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Keep, Henry (22 June 1818–30 July 1869), New York financier and railroad president, was born in Adams, New York, the son of Heman Chandler Keep and Dorothy Kent, impoverished farmers. When Heman Keep died in 1835, his relatives proved unable to support his family, which was forced to take refuge in the Jefferson County poorhouse. Young Henry was bound out to a farmer who agreed to send him to a public school but then reneged on the obligation. The young man fled to Honeoye Falls, New York, where for an initial wage of seven dollars per month he became a drayman for a cooper named Tuler. He proved able to save money, which he devoted to speculation in bank notes depreciated in the panic of 1837. He proceeded into arbitrage in Canadian bank notes, buying them at a discount in upstate New York and redeeming them at par in Ontario. With the proceeds, he was able to return to his home area to establish a bank at Watertown. While there he married Emma Woodruff, daughter of a prominent citizen of the town. The couple had one daughter, also named Emma. Keep expanded his activities in the 1840s by establishing several country banks in his area....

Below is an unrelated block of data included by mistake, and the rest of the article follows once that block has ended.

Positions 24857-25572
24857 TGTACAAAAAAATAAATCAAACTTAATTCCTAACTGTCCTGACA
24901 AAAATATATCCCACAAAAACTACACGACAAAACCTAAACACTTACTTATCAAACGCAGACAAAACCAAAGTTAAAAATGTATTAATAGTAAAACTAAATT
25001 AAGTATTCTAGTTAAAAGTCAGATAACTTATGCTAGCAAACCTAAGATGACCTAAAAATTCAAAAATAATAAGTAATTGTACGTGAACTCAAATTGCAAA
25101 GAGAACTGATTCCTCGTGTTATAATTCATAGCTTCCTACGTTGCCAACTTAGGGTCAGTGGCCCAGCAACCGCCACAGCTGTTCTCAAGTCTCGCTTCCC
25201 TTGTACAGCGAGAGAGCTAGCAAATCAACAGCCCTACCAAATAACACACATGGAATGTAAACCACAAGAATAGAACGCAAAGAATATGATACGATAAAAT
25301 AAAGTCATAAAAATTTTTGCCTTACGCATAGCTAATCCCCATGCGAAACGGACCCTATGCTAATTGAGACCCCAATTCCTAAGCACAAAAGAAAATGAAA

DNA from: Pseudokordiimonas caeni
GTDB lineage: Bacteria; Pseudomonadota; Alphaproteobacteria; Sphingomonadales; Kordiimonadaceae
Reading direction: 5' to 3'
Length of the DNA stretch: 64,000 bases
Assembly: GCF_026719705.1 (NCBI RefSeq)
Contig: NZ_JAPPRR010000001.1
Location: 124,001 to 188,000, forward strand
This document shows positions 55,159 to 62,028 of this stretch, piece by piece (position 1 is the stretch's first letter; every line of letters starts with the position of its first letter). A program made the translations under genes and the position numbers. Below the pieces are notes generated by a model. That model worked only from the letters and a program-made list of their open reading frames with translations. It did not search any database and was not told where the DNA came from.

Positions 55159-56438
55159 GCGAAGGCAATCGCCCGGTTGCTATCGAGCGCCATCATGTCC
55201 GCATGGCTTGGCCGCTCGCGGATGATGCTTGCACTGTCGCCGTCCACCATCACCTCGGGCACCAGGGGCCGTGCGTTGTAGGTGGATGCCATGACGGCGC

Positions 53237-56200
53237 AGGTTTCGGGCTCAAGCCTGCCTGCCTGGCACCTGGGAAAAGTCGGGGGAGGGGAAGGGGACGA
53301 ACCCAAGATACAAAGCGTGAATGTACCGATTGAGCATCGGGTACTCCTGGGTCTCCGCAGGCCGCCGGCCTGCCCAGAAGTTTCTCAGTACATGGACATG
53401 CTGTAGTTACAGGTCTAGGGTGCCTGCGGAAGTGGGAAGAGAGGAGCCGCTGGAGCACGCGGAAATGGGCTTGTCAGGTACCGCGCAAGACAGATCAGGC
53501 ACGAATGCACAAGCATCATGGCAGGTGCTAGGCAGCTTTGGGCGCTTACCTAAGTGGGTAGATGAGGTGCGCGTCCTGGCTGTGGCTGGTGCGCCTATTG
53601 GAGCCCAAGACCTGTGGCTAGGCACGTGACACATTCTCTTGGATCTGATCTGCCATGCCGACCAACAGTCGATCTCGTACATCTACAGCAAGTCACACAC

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Kennedy, John Stewart (04 January 1830–31 October 1909), railroad commission merchant, private banker, and philanthropist, was born in Blantyre, Scotland (near Glasgow), the son of John Kennedy, probably a millhand, and Isabella Stewart. He attended school from age six to thirteen and received formal instruction outside of office hours for another four years....

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Lord, Eleazar (09 September 1788–03 June 1871), financier, railway president, and theologian, was born in Franklin, Connecticut, the son of Nathan Lord and Mary Nevins. After a local education, Lord began clerking in nearby Norwich. Four years later, in 1808, he prepared for college with the pastor of a nearby Congregational church. Lord entered Andover Theological Seminary in 1810. The Haverhill Association licensed him to preach in 1812, and he served a year as an itinerant. Lord later entered Princeton to complete his ordination studies. Failing eyesight thwarted his plans but did not keep him from enjoying a life of moneymaking, political lobbying, economic theorizing, and theological ruminating....